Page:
My Panel Ideas for BEA Bloggers Conference 2015

A lot of people seem unhappy with the BookExpo America Bloggers Conference every year. I think the problem is that many of the topics are too basic and don’t dig deep enough into new/detailed content that bloggers care about. I’ve put together a selection of panel ideas that I think would be pretty interesting! Let me know what you think and feel free to share your own panel ideas. Maybe we can make them happen next year!

Optimizing your WordPress blog

This was a topic I actually proposed for this year, but it didn’t make it in. I don’t think it’s possible to fit both Blogger and WordPress into one panel like this, so I went with WordPress because there’s more to cover.

Takeaway:

Make your WordPress book blog the best it can be by using the right tools and configuring settings in the best way possible. Learn it all—from plugins, to SEO, to backups, to security.

Talking points:

  • Must have plugins
  • What to look for when selecting plugins (safety)
  • Ideal permalink structure for SEO purposes
  • How to enhance your SEO and the best settings to use with the WordPress SEO by Yoast plugin
  • How to backup your blog/posts
  • How to secure your blog from attacks, and other security concerns
  • How to speed up your blogging process (using content templates/UBB)
  • How to speed up your actual blog (caching)

Panel members:

  • Blogger(s)
  • WordPress expert(s)

The truth about blog followers

Takeaway:

Find out how people follow your blog and how they don’t follow. Which methods are actually useful, and which only show off an arbitrary number? Learn what methods are worth promoting and the best way to offer email subscriptions to your readers.

Talking points:

  • How do people follow blogs?
  • What follow methods should you promote?
  • Should bloggers require that people “follow” when entering a giveaway?
  • Which follow widgets should you ditch? Which should you keep?
  • Different options for email subscription services and which one you should use (Feedburner, MailChimp, Jetpack, etc.).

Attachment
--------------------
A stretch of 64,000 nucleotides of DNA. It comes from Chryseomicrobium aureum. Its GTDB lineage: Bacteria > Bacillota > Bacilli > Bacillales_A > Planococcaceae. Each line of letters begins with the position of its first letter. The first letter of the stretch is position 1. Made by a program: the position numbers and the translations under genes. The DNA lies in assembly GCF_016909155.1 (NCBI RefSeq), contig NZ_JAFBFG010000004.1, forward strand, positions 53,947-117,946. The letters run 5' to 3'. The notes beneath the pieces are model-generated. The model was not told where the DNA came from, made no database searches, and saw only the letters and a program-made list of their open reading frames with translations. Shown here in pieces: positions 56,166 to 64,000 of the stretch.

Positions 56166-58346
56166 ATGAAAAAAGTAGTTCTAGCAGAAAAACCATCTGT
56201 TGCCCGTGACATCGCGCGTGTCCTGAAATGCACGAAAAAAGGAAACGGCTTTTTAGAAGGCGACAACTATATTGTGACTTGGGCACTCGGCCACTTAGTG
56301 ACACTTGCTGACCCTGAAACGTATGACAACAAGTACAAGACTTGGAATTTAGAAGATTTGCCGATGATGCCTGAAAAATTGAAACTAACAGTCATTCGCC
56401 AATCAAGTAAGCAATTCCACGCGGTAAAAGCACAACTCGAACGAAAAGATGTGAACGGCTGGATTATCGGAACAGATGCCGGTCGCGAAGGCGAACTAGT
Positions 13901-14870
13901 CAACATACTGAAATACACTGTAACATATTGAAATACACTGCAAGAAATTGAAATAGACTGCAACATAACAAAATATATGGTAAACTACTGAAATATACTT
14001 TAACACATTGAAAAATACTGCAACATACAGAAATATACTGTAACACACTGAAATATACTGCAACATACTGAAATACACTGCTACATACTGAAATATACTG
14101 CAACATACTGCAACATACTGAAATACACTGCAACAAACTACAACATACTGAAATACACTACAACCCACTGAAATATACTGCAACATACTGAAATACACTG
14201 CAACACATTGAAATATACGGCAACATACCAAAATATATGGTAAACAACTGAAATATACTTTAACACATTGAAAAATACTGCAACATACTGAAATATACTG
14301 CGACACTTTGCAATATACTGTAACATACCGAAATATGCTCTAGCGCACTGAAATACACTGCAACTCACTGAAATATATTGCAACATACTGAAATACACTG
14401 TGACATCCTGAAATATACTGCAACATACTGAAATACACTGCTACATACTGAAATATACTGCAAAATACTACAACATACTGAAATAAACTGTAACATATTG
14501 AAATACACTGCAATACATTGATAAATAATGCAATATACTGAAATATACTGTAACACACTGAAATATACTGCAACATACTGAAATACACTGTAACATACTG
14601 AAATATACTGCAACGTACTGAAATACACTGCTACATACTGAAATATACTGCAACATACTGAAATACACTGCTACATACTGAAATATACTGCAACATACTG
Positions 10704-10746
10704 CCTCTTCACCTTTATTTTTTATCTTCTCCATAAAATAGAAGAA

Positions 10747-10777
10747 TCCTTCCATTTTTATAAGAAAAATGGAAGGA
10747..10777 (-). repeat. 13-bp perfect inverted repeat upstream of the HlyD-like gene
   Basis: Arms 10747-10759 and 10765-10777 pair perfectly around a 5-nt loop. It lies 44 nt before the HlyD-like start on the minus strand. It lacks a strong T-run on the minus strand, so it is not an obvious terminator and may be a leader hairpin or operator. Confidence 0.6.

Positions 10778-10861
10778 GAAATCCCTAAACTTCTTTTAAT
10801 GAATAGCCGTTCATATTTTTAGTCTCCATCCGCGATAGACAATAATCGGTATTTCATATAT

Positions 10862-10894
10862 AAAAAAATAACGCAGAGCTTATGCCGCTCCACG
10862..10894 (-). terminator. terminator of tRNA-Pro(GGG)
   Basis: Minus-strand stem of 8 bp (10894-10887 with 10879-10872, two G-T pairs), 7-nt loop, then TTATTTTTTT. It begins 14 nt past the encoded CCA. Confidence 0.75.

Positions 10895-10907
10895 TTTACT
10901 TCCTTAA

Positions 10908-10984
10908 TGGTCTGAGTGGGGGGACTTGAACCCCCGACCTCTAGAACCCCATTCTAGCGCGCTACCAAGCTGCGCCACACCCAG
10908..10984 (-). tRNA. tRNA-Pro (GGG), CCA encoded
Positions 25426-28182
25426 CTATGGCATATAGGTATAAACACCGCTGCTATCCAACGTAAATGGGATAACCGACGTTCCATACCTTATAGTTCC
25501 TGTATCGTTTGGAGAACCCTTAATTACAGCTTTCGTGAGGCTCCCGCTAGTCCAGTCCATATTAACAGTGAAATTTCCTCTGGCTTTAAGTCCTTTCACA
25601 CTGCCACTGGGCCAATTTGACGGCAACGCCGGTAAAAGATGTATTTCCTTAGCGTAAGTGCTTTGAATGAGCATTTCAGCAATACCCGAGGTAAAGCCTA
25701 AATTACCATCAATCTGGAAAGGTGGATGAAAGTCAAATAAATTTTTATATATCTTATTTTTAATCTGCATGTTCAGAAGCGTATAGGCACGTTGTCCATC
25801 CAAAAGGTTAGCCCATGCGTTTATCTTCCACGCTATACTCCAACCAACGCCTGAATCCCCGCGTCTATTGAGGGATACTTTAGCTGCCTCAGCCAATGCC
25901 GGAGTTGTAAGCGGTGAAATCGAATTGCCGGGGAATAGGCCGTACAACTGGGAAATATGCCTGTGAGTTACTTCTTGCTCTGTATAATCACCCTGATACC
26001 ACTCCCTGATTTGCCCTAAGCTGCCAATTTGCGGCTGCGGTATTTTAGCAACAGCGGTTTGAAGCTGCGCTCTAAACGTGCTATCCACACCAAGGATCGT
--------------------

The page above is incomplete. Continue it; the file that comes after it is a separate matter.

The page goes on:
Panel members:

  • Bloggers
  • Maybe some kind of social media/marking expert who has insight on what methods people use to follow content online

How bloggers and publishers work together

Takeaway:

Discover how publishers and bloggers can work together to market and promote a book. Learn about how to make—and keep—publisher contacts from an established blogger, and find out exactly what publishers are looking for when they hand out ARCs and organize blog tours.

Talking points:

  • How bloggers can work with and communicate with publishers (NetGalley, Edelweiss, online forms, straight to email, etc.)
  • What publishers look for when sending a blogger an ARC
  • How publishers organize blog tours and how they invite bloggers to participate
  • How do publishers really feel about negative reviews? If a blogger posts 5 negative reviews in a row for that publisher’s books, will that affect whether or not they continue getting approved?
  • If a blogger only sticks to NetGalley/Edelweiss (no physical ARCs), are they less likely to be invited on blog tours or to publisher parties? Because NetGalley lacks that “personal” connection that comes with requesting physical ARCs (emailing back and forth)
  • For the publisher: a blogger submits a request on NetGalley, then what happens? Do they view the NetGalley profile? Visit the blog? If they visit the blog, where do they look? Do they read recent posts? Look at the review archive? About page? Do they ever recognize a requester and immediately approve/decline them because they already remember their blog? Give us a step-by-step process of what typically happens.
  • Do publishers read early reviews (submitted on NetGalley) and consider the criticisms? Have they ever made adjustments to the book based on those reviews?

Panel members:

  • Blogger(s) who have publisher contacts
  • Publisher(s) from the publicity/marketing division
  • Maybe an employee from NetGalley, if they would be able/willing to provide cool statistics, like how many people on average request a popular YA book and what percentage of those get approved

The future of book blogging

Takeaway:

Is book blogging on the rise, decline, or holding steady? Let’s look at the popularity of book reviews compared to memes, discussions, and other posts. We can’t tell the future, but we’ll try to make some pretty good guesses about what the future of book blogging looks like.

Talking points:

  • Are reviews still popular? A page view/comment analysis of reviews, memes, discussions, and “other” posts and how they compare.